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China's new rules may break the internet warns US government
Not happy with registration requirements
The Chinese government could fragment the internet if it pursues new registration rules for online addresses, the US government has warned.
The warning by assistant commerce secretary Larry Strickling and state department ambassador Daniel Sepulveda comes in response to a decision by the Chinese government in March to require all domain names in China to be registered through government-licensed providers based in the country.
China has long had restrictive policies on what people can do online but the new rules, updated for the first time in over a decade, specifically note that any company providing online addresses "shall have the capability to engage in real name verification and users' personal information protection". In other words, every domain name owner will be known personally to the Chinese government.
This approach "runs contrary to China's stated commitments toward global Internet governance processes as well as its stated goals for economic reform," argued Strickling and Sepulveda in a letter make public in a blog post on Monday.
"The regulations appear to create a barrier to access and force localization of data and domestic registration of domain names," they add. "Whether driven by a motivation to increase control over Internet content in China or a desire to increase the quantity of Chinese-registered domain names, these regulations would contravene policies that have been established already at the global level by all Internet stakeholders (including Chinese)."
The letter also warns that the rules have been "interpreted by some" to suggest that "all websites with domain names registered outside China will be blocked, thereby cutting off Chinese Internet users from the global Internet."
Such an approach would "contravene, undermine, and conflict with current policies for managing top level domains that emerge from the Internet Corporation for Assigned Names and Numbers (ICANN), which follows a multistakeholder model in its community-based and consensus-driven policymaking approach," the letter warns.
It concludes with a strong warning about the potential impact: "By creating its own rules for domain name management, China is threatening to fragment the Internet, which would limit the Internet’s ability to operate as a global platform for human communication, commerce, and creativity."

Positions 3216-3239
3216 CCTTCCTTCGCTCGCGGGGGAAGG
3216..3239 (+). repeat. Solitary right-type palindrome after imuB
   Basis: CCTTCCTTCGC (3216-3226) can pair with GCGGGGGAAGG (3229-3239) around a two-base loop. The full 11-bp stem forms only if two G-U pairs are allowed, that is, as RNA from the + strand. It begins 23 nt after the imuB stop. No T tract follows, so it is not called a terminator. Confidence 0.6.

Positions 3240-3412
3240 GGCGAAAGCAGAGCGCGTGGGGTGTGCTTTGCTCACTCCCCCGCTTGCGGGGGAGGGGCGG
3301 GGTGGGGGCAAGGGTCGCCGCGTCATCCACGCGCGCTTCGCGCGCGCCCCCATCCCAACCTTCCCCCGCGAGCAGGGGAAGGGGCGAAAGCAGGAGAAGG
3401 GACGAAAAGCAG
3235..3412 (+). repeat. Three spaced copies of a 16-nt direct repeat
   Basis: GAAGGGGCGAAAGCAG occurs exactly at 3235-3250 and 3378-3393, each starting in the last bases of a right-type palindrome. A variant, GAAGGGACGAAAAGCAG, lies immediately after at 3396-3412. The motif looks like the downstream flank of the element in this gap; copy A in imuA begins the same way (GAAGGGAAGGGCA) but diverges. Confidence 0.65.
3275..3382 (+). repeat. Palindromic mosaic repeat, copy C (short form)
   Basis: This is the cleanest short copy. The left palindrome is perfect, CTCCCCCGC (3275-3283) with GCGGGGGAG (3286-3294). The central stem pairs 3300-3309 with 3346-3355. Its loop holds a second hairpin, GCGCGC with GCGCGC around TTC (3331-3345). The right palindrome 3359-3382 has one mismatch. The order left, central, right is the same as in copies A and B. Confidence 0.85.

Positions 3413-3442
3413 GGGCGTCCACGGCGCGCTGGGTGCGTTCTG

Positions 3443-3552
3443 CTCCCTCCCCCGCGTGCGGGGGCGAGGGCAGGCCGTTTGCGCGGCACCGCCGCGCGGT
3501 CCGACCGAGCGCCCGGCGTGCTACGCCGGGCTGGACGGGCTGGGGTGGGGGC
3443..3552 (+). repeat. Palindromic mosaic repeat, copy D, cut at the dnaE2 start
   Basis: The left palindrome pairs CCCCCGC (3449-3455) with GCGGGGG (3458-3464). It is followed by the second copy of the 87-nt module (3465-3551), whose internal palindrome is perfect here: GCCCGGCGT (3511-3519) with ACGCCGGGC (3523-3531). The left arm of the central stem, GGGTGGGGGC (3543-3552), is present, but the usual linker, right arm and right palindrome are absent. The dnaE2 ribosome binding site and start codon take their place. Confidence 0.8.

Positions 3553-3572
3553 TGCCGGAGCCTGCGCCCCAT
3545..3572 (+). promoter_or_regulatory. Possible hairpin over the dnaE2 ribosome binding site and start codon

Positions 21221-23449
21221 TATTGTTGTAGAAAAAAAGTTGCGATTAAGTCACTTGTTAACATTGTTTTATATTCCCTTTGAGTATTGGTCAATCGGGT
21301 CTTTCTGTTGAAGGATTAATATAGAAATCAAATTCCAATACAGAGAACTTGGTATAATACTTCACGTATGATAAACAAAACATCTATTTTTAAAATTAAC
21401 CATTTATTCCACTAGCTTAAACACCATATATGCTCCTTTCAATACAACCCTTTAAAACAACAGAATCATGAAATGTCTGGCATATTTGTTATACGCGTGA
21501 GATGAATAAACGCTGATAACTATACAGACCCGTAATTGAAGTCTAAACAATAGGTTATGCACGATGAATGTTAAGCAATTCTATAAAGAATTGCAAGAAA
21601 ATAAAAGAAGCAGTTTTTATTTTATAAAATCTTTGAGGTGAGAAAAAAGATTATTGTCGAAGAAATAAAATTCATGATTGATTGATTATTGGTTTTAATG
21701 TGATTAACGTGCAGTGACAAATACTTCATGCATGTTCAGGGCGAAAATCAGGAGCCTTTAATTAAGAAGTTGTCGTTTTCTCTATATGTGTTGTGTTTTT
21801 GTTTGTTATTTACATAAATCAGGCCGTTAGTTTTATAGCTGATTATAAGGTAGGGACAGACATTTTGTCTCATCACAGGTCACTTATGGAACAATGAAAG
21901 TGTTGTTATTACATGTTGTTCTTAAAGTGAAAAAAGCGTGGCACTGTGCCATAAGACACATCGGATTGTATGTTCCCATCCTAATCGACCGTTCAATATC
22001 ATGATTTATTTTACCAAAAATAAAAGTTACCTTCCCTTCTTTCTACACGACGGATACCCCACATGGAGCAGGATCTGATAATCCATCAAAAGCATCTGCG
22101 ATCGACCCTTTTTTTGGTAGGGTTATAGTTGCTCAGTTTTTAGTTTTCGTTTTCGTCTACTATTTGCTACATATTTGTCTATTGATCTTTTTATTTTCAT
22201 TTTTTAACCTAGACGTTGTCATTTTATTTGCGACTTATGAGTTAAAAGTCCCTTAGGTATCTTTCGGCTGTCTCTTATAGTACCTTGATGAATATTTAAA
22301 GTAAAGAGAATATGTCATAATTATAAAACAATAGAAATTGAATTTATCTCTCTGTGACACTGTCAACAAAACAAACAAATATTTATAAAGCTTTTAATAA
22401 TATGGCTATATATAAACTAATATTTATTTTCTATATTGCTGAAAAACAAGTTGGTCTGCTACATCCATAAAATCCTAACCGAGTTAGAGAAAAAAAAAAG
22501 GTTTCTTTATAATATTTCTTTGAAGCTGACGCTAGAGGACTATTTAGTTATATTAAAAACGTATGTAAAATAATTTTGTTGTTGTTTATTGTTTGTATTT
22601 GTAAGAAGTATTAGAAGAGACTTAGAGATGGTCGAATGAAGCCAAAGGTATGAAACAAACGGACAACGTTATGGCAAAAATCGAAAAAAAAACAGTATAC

China is an increasingly powerful force on the internet. For every huge Western internet company, China has an equivalent, and in many cases a larger one. Weibo is Twitter; Baidu is Google; Tencent is Amazon; Renren, Facebook; and Alibaba is literally the only reason Yahoo! still exists.
This impact and influence has raised concerns among lawmakers in the US and beyond that the Chinese government may soon start to undermine the internet's very openness.
In recent months, Republican senators have been especially vocal about this risk, particularly given the plan for the US government to hand over control of the internet's critical IANA contract to non-profit Californian corporation ICANN in September, and ICANN's unusual relationship with the Chinese government.
Fears of greater Chinese influence over ICANN have also been fueled by the decision of outgoing CEO Fadi Chehade to act as the front man for the Chinese government new internet governance initiative, the World Internet Conference.
The Obama Administration and ICANN have also been persistently goaded by Wall Street Journal columnist Gordon Crovitz about the influence of the Chinese government and the plans to hand over the IANA contract. Crovitz's columns have been used by Republicans in Congress to raise doubt over the IANA transition, to the extent that secretary Strickling even posted a rebuttal to one of his columns.
China has long taken a different approach to how the internet is handled within the country, even going to the extraordinary step of creating a highly complex country-wide censorship apparatus called the Great Firewall of China.
Its approach has become increasingly popular among other authoritarian regimes, including Russia, which are trying to balance the huge advantages that the internet brings while limiting it extraordinary ability to share information and allow for anonymous criticism (the Arab Spring being a case in point).
The world's governments have long acknowledged that what countries do within their own borders is largely their own business. But in this case, the US government clearly feels that by threatening to systematically prevent the world from communicating with its citizens except on the government's terms, it is pushing that principle too far. ®